Details on article
|Title||Audiovisual Archives: Digital Text and Discourse Analysis|
Stockinger P.; Audiovisual Archives: Digital Text and Discourse Analysis ;Audiovisual Archives: Digital Text and Discourse Analysis vol: issue: page:
|Link to article|| https://www.scopus.com/inward/record.uri?eid=2-s2.0-84891584682&doi=10.1002%2f9781118561980&partnerID=40&md5=d6b89ecf3d92e844fc7e900cc91452de
|Abstract||Today, audiovisual archives and libraries have become very popular especially in the field of collecting, preserving and transmitting cultural heritage. However, the data in these archives or libraries - videos, images, soundtracks, etc. - constitute as such only potential cognitive resources for a given public (or target community). One of the most crucial issues of digital audiovisual libraries is indeed to enable users to actively appropriate audiovisual resources for their own concern (in research, education or any other professional or non-professional context). This means, an adaptation of the audiovisual data to the specific needs of a user or user group can be represented by small and closed communities as well as by networks of open communities around the globe. Active appropriation is, basically speaking, the use of existing digital audiovisual resources by users or user communities according to their expectations, needs, interests or desires. This process presupposes: 1) the definition and development of models or scenarios of cognitive processing of videos by the user; 2) the availability of tools necessary for defining, developing, reusing and sharing meta-linguistic resources such as thesauruses, ontologies or description models by users or user communities. Both aspects are central to the so-called semiotic turn in dealing with digital (audiovisual) texts, corpora of texts or again entire (audiovisual) archives and libraries. They demonstrate practically and theoretically the well-known from data to metadata or from (simple) information to (relevant) knowledge problem, which obviously directly influences the effective use, social impact and relevancy, and therefore also the future, of digital knowledge archives. This book offers a systematic, comprehensive approach to these questions from a theoretical as well as practical point of view. © 2012 by John Wiley & Sons, Inc.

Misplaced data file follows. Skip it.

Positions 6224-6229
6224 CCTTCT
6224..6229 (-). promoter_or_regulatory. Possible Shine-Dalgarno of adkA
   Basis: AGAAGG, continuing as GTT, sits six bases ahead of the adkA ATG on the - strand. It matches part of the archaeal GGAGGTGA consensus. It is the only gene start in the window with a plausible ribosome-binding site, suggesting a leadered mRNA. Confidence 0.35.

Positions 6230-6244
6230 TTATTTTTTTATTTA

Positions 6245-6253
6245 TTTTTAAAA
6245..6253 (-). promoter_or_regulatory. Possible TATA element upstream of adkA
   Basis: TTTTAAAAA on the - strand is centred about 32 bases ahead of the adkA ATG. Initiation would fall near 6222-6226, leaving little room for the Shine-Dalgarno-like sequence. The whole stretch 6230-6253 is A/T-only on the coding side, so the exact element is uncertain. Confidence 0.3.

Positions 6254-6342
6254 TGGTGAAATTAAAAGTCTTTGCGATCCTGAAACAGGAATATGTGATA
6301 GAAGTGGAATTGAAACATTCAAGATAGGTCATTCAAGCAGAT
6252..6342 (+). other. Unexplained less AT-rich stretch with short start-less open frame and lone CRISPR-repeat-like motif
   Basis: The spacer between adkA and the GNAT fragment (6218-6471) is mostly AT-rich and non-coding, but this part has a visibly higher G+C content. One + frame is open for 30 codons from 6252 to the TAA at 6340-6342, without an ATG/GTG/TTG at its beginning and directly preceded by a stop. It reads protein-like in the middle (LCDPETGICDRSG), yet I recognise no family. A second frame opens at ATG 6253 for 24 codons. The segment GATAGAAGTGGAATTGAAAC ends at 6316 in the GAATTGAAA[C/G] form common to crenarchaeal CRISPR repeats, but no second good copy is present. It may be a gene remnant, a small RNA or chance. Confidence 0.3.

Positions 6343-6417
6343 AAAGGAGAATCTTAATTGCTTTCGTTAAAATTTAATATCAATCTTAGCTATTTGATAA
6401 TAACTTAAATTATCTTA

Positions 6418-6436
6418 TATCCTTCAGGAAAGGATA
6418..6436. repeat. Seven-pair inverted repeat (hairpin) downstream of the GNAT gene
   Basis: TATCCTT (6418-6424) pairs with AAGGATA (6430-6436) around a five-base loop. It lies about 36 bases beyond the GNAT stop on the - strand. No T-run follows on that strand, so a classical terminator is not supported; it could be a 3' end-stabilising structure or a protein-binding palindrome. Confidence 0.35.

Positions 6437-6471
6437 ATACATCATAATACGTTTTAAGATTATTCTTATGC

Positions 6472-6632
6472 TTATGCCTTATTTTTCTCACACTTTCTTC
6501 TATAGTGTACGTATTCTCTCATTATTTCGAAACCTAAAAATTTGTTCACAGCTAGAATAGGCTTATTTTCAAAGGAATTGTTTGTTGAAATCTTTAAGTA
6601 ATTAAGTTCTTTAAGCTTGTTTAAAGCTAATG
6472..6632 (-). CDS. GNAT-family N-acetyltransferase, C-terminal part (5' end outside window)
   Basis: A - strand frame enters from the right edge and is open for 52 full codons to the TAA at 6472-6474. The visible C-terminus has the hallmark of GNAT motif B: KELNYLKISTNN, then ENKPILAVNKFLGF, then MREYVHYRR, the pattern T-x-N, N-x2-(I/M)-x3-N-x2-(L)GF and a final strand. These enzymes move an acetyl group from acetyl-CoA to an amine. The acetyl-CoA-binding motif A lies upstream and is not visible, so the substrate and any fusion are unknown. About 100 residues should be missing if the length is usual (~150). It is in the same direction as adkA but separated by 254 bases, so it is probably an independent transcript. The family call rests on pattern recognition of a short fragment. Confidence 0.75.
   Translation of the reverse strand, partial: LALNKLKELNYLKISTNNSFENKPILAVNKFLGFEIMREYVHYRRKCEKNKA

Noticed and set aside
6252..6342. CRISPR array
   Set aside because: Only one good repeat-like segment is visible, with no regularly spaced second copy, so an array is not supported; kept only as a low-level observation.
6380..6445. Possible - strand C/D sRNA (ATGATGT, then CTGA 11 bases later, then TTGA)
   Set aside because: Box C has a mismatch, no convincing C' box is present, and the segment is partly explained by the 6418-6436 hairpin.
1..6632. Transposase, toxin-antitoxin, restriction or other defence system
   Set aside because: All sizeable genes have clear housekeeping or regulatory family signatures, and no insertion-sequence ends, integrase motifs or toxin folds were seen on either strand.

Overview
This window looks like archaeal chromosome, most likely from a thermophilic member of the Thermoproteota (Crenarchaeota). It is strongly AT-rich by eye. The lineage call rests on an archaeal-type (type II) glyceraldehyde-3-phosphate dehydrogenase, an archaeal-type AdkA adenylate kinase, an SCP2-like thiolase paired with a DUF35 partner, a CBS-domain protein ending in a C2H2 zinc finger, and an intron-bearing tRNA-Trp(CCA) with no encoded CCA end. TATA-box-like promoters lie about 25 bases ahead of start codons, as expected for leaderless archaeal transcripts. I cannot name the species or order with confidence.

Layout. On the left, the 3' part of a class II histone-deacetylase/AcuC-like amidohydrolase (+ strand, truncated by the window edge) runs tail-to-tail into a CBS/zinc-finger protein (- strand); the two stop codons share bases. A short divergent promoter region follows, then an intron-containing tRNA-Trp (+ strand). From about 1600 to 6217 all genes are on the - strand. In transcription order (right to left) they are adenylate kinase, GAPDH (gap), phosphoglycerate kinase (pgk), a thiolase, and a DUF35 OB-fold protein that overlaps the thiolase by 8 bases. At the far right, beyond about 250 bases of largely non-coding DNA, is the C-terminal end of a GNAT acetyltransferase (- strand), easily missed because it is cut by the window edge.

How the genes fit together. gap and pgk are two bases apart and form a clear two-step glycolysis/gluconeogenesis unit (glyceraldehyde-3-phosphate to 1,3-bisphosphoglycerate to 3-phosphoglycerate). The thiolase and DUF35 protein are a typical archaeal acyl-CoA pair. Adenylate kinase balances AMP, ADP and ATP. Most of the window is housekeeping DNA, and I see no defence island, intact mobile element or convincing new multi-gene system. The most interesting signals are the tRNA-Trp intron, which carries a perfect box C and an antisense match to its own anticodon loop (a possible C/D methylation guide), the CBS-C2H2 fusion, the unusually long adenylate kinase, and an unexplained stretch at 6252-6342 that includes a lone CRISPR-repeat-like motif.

|Search Database||SC (Scopus)